Posts Tagged ‘Angkor Wat’
One of the highlights of my latest trip to Angkor Wat is the opportunity to capture people going about their daily routines. This could include dancers working at night at Angkor Wat or monks in a tourist mode visiting during the day. Irrespective of their activities, they were all at ease before a camera, making it much easier to slip into a photographer and start shooting.
Photos taken with a Leica M8 and Summicron 35mm f/2 lens and Leica C-Lux 2.
Preah Pithu is a group of five temples in eastern Angkor Thom, near the “Terrace Of The Elephants”. Although the complex appear to be a group, they were probably not designed as such. These temples are known for their setting in majestic trees that can be a locale for a respite in the tropical Cambodian heat. There is also a refreshment stand (and restrooms) nearby. These temples also house some very intricate carvings that are surprisingly intact.
Photos taken with a Leica M8 and Summicron 35mm f/2 lens.
Pre Rup Temple is an alternative to the very popular Angkor Wat for sunrise. In fact, climb the stairs to the top of the temple for a memorable sunrise. On this particular day, the cloud cover was heavy so the sunrise was not as spectacular as it can be when it strikes the red sandstone, laterite and brick of Pre Rup. An added bonus in visiting here is that there aren’t hundreds of people as there can be at Angkor Wat. This morning, there was our small group and three others visitors.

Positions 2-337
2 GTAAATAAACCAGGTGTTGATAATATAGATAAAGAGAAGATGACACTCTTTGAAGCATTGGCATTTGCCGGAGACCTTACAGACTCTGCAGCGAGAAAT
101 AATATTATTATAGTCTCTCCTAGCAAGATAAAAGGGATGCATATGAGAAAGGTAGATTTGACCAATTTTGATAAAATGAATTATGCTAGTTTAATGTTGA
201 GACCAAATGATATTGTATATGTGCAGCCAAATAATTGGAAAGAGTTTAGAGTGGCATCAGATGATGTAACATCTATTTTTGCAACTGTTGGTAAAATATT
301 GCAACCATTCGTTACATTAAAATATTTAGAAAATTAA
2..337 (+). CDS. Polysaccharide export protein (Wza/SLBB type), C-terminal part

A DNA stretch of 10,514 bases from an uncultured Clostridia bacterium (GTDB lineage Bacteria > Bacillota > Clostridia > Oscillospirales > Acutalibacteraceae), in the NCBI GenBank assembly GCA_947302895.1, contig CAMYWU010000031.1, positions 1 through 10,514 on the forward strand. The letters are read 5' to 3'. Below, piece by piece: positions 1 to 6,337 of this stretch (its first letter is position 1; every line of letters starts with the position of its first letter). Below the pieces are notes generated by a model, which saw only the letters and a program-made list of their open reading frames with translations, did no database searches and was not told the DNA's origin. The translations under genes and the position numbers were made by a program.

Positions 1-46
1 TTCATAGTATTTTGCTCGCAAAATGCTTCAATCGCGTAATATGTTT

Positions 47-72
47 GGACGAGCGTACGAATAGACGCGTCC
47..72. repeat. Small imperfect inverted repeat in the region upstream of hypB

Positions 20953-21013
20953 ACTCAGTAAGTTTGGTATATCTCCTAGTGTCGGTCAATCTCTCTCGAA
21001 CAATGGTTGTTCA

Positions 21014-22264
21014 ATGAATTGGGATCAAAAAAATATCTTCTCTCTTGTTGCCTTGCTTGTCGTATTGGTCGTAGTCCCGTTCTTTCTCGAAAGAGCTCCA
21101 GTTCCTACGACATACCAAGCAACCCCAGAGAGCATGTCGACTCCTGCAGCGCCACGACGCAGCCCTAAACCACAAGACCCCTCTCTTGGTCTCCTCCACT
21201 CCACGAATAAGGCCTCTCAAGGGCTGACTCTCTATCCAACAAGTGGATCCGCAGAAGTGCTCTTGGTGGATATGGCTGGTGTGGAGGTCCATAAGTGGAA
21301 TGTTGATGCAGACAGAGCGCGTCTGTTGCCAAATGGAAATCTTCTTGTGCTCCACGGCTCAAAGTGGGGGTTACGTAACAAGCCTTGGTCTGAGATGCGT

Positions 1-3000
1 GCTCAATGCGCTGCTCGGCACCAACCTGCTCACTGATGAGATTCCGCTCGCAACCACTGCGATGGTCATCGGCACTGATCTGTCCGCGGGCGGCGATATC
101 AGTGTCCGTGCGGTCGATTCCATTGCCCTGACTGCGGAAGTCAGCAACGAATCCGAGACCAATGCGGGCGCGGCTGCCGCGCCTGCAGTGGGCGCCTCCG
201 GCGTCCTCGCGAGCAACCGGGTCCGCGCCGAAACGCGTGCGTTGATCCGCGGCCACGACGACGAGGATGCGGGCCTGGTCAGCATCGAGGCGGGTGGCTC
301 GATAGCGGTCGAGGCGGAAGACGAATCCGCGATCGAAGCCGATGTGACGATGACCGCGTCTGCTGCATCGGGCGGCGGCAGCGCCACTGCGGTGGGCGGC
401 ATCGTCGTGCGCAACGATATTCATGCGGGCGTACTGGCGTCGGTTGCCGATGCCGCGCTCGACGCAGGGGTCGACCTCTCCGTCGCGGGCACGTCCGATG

Another thing. Pre Rup is a very compact temple that is easy to access. Angkor Wat is huge and sometimes loses intimacy, especially at sunrise when there are crowds of people trying to share the same expericience.
Photos taken with a Leica M8 and Summicron 35mm f/2 lens.
One early morning we traveled to Kampong Kleang, a small fishing village on the Tonle Sap. From Kampong Kleang, we took a small boat to a floating village about 30 minutes away in the Tonle Sap.
The Tonle Sap is the largest freshwater lake in Southeast Asia and is the life blood of the Cambodian (Khmer) people. It is known for reverse flow of its water from wet to dry season and the rich biodiversity surrounding the lake.
When we visited, it was still the dry season, however, in another month, the rains will fall and the water may rise up nine meters.
The land surrounding Kampong Kleang will be underwater with the only high ground being the temple grounds. As the houses are built on stilts, there is little risk from rising high water. And the people have been living here for thousands of years. They are well aware of how to survive in this environment.
They go about their daily lives no different than people around the world.
To visit this village travel south by motor vehicle about 1 hour south of Siem Reap. There are other villages closed to Siem Reap, however, they have become heavily visited by tourists.
Photos were taken with a Leica M8 and Summicron 35mm f/2 lens.
We visited Banteay Srei temple early one morning, hoping to catch the glow of a bright sunrise against the red sandstone. Sad to say that the sunrise was not spectacular so we were left with the beautiful red sandstone.
Banteay Srei is a relatively recent name and means “citadel of women”, referring to its delicate proportions and intricate decor. Banteay Srei was consecrated in 967AD and dedicated to the Hindu god Shiva. The original name of the temple was “Tribhuvanamahesvara”, meaning “Great Lord of the Threefold World.